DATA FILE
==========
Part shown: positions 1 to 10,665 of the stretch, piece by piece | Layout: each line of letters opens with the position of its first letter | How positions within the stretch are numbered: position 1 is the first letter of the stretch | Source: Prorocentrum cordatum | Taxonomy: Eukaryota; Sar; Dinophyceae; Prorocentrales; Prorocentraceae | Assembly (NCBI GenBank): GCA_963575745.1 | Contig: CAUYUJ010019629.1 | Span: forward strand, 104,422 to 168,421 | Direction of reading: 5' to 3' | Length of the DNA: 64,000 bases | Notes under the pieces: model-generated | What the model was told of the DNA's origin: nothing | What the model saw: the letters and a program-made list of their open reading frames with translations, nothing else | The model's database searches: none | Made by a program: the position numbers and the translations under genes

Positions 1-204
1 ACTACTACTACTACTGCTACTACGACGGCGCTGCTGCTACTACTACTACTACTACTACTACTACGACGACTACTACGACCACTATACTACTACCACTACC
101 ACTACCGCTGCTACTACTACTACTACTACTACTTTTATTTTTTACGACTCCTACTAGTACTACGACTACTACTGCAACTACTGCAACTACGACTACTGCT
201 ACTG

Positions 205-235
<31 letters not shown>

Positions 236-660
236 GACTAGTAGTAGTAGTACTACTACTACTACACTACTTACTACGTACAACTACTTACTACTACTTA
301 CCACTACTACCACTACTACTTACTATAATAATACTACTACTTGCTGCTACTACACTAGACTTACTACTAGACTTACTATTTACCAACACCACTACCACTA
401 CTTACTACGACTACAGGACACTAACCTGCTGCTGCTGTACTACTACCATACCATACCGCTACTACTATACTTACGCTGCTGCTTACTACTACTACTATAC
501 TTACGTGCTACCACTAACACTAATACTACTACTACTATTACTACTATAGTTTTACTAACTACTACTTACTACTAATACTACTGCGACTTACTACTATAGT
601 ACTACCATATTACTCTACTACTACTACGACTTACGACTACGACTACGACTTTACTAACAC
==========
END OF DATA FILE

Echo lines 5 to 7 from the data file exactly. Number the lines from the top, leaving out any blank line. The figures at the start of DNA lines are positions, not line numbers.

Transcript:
201 ACTG

Positions 205-235
<31 letters not shown>